Saturday, September 29, 2012

Salinities of Arizona's deep groundwater

Arizona receives about 43% of its water supply from groundwater. A new statewide study documenting salinity concentrations of 270 deep groundwater wells in Arizona found that fresh water can extend as deep as 5,000 feet (1,500 m) in some areas but below 6,600 feet (2,000 m) only brackish or saline groundwater was encountered.

As part of a program to examine the suitability of sedimentary basins in Arizona as potential geologic repositories for industrial carbon dioxide (CO2) injection and disposal (called "geologic sequestration"), geologists of the Arizona Geological Survey (AZGS) reviewed geophysical well logs to catalog the concentration of total dissolved solids (TDS, i.e., salinity) of 270 water wells. This included all water wells that penetrated deeper than about 2,600 feet (800 m), which is the minimum depth necessary to sequester carbon dioxide.  [Right, distribution of elevated salinity in groundwater wells]

Of the 56 wells that penetrated 2,600 feet (800 m) depth, 36 were on the Colorado Plateau and 18 were in sedimentary basins of Arizona's Basin and Range Province. Twenty-two deep wells (wells > 2,600 feet) had TDS values greater than 10,000 milligram per liter (mg/L), while 34 showed TDS concentrations less than 10,000 mg/L. The study concludes that fresh, brackish, saline, and brine water exist below 2,600 feet (800 m) depth in the Colorado Plateau and sedimentary basins. Fresh water can extend as deep as 5,000 feet (1,500 m) but below 6,600 feet (2,000 m only) brackish or saline groundwater was encountered.
To further characterize salinity of Arizona's groundwater, AZGS geologists documented all shallower wells with elevated salinity values. This resulted in an additional 214 wells being analyzed: 115 wells with TDS greater than 10,000 mg/L, and 99 wells with TDS between 5,000 and 10,000 mg/L.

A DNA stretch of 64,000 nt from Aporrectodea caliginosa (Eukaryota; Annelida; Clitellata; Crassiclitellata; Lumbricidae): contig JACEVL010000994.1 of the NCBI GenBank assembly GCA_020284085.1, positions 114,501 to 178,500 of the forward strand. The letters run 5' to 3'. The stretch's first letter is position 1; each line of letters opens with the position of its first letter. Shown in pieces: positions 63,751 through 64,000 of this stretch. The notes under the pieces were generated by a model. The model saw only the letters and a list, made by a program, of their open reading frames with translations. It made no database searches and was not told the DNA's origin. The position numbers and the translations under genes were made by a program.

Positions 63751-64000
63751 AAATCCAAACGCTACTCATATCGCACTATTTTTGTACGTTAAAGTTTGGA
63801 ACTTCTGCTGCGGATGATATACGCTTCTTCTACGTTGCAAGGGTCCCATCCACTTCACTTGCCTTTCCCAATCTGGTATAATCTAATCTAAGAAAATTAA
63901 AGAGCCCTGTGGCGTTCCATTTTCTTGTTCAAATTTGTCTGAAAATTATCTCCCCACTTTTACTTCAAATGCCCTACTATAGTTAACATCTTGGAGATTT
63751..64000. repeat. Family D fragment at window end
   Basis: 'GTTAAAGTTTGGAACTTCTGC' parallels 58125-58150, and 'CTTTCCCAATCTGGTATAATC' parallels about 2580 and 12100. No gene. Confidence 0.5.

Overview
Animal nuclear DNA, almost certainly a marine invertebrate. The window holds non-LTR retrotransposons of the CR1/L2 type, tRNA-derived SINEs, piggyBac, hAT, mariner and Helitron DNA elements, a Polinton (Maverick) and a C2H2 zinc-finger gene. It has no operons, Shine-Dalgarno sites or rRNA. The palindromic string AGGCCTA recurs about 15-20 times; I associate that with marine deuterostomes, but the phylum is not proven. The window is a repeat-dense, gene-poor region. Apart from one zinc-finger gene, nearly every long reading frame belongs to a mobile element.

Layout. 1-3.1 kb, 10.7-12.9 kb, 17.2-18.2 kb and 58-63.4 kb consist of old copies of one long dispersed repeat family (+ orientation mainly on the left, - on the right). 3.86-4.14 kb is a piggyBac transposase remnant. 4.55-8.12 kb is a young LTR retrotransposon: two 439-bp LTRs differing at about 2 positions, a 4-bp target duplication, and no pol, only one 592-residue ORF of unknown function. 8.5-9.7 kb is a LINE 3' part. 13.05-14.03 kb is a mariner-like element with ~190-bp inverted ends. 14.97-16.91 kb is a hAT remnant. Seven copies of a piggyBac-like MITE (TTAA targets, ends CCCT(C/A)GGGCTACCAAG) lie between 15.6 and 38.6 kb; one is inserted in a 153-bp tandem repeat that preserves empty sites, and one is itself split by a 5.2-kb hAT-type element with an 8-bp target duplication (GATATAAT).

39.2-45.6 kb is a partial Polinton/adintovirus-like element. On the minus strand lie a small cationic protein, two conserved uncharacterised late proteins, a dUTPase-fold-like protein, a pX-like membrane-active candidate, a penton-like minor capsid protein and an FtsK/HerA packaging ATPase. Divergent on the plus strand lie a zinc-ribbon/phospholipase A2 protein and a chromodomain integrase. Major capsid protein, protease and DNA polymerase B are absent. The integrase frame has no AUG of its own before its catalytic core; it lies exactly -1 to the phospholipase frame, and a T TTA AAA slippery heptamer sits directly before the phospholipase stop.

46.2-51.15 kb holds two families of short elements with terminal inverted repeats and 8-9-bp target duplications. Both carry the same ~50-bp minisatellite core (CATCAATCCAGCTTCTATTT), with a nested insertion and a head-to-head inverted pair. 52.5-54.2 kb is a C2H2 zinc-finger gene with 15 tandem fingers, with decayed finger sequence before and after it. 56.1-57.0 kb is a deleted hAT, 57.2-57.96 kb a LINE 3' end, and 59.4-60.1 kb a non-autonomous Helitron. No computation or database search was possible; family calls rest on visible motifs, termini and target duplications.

From these data AZGS geoscientists inferred that:
  • Correlations between salinity and depth are difficult to discern regionally or even in individual basins.
  • Brackish and saline conditions are present in both provinces below 6,500 feet (2,000 m) depth.
  • Groundwater salinity of basins varies broadly and there is no obvious trend between basin-sediment volume and groundwater salinity.
  • Basin groundwater is influenced by sampling methods, depth, borehole-screened intervals, drilling fluids at the time of sampling, and a variety of geologic factors (e.g. rock chemistry, faults, geothermal gradients, and salt domes).
Groundwater data was provided by the US Geological Survey – National Water Information System, Arizona Dept. of Environmental Quality, Arizona Department of Water Resources - Groundwater Site Inventory, Arizona Oil and Gas Conservation Commission, and consulting geologist James Witcher's Geothermal Resource Data Base. For well reports reporting conductivity in place of TDS, a conversion factor was used to calculate the equivalent TDS value.

The U.S. Department of Energy (DOE) funded this research as part of nationwide program to explore a variety of geologic repositories for their carbon dioxide sequestration potential. The report is available online for review or downloading at no cost.

Citation: A Summary of Salinities in Arizona's Deep Groundwater, 2012, Gootee, B.F., Mahan, M.K and Love, D.S. Arizona Geological Survey Open-File Report, OFR-12-26. 10 p.

No comments:

Post a Comment